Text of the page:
It was a Labour response, and a Labour Prime Minister and Chancellor who led the debate across the world to stop the global economy crashing.

Yet politics changed in the aftermath. The right seized their chance across Europe, and both the Tories and the Liberal Democrats in Britain argued that far from being a private sector crisis, it was actually the public sector to blame.

The left had a tougher case to make – to explain both why the deficit didn’t cause the crisis and why it still had to come back down. And it was harder to offer optimism and hope when budgets were so tight.

And as parties steeped in the principles of solidarity and internationalism – we’ve not yet set out a clear enough response to the politics of rising nationalism, fragmentation and blame.

At the same time the old industrial workplaces from which our party was forged are largely gone.

Most working people aren’t members of trade unions any more.

More people self-employed, more people setting up their own businesses.

But also more people working for agencies, in and out of temporary work.

More people trapped in low paid jobs.

Working lives more insecure.

Families more stretched.

The world is changing fast with more travel and trade, more migration changing communities, faster technology providing great opportunities but leaving more behind.

At the election we didn’t offer enough optimism for those with strong aspirations for their future.

But also enough reassurance and support for those who felt left behind at the end of the line.

Our party started in the workplace solidarity of the industrial revolution.

Now we have to build a new argument for social solidarity in a post industrial age.

But when times are tough, and the old answers, and the old parties don’t seem to be working, people cast around for something else.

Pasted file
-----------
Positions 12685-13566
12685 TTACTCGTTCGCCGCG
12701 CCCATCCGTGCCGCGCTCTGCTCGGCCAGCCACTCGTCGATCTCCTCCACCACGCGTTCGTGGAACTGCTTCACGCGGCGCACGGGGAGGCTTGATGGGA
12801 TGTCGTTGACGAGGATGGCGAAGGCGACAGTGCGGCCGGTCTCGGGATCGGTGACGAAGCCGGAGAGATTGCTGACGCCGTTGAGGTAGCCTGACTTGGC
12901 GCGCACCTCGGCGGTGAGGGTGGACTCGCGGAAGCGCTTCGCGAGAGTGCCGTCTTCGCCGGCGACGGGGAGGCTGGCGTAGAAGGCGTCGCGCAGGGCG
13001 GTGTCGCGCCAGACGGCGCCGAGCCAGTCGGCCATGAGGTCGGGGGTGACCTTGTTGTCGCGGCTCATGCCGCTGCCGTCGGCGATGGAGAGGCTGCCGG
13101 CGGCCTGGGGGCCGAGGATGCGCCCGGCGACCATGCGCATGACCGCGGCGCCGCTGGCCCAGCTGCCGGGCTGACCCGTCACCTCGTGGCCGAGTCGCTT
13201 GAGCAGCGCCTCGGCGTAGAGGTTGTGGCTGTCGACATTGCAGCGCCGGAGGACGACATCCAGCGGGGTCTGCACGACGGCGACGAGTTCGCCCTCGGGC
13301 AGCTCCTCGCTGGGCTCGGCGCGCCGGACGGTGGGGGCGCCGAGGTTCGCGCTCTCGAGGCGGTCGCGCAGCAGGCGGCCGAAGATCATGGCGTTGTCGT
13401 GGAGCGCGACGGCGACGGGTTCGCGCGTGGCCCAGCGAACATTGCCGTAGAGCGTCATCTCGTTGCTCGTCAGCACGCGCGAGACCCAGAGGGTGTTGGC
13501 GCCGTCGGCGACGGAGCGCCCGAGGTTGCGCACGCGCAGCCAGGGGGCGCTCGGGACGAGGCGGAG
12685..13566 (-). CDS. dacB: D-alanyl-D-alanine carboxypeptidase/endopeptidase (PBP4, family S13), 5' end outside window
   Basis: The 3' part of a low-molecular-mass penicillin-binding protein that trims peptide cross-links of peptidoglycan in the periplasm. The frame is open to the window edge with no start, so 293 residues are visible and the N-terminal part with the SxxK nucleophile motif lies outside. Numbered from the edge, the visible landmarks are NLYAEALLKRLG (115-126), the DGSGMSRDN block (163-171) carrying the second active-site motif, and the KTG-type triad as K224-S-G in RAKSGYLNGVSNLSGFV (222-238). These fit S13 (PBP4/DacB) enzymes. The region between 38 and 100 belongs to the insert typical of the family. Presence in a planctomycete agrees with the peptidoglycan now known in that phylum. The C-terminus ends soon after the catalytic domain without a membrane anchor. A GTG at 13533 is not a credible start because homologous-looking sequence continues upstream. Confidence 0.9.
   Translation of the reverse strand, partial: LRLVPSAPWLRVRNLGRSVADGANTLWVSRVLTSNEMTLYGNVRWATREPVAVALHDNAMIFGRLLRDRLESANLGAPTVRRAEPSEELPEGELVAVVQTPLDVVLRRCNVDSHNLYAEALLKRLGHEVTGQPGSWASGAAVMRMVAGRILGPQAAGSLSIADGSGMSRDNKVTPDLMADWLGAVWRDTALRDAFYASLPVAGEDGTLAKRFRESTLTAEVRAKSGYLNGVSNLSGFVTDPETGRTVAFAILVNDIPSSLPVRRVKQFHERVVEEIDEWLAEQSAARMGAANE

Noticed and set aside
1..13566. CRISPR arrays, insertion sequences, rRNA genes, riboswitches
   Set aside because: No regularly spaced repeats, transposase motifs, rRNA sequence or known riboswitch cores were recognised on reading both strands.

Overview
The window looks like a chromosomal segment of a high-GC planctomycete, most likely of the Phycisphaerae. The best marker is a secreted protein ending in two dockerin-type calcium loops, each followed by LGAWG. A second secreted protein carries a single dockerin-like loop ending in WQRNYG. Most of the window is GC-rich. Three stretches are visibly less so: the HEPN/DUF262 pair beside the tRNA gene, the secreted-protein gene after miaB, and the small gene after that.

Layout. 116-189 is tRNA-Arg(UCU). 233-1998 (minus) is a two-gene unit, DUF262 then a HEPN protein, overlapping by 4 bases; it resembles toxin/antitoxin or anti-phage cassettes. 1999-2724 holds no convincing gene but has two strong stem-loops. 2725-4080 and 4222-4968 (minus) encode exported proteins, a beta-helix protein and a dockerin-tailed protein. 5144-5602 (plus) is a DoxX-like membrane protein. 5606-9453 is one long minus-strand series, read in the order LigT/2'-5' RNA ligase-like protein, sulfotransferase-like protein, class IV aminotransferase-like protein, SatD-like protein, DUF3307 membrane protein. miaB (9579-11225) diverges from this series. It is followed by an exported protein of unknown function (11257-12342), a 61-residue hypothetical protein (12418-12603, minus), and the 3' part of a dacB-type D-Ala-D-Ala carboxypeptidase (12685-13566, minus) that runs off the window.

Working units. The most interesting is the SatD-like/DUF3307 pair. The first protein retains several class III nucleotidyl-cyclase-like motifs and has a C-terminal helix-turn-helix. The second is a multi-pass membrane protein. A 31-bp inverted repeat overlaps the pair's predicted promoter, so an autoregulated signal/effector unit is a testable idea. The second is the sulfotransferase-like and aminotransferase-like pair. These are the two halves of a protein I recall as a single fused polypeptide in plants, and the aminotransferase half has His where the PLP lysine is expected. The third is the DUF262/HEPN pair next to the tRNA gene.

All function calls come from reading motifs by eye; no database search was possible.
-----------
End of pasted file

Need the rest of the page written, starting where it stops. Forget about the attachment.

Something different. Something subversive. Something to kick out at the system, to express anger, frustration and the demand for change.

In different ways that’s fuelled support for the SNP and for Ukip.

CORBYN SUPPORT

And so now in the Labour party, in the yearning for answers and for Britain to change, I can see why many people have bought into what Jeremy is offering.

I’m not going to dismiss the values and the intentions of Jeremy and those who are supporting him. I’m not going to claim they don’t believe in social justice or the ideals of the Labour party because I don’t think that’s right.

But nor am I going to pander or pretend I agree with them on the answers, and claim I’m just a more electable version of what they stand for.

Because the truth is that Jeremy is offering old solutions to old problems, not new answers to the problems of today.

We have to look the 21st century in the eye, face up to the future.

That’s where we will find the new radicalism, the answers in the modern fight for social justice, equality and solidarity

Not the old answers of the past.

I understand Jeremy has strong support.

But I feel really strongly – not just as a leadership candidate but as a Labour Party member that desperately wants an effective Labour Government – that his are the wrong answers for the future.

That they aren’t radical.

And they aren’t credible.

That they won’t change the world, they will keep us out of power and stop us changing the world.

That’s what I want to set out this morning.

Saying this rather than pretending I agree with the person who is currently the most popular candidate in the race may lose me votes. But it needs to be said.

Our party, the values we stand for, and the country we want to fight for are too important not to be honest about what is at stake.

And I want to show today that there is an alternative that is both radical and credible, true to our values, but serious enough to win.

And we have to fight for it before it is too late.

RADICALISM FOR FUTURE

Consider the future economic challenges we face.

Our economy is polarising, too reliant on cheap labour. Britain isn’t creating high quality new jobs. Economic power and wealth are stuck in the hands of the few not the many. From the Governor of the Bank of England to the Head of the OECD, global economic leaders are warning that the short termism of markets and widening inequality are undermining growth and prosperity.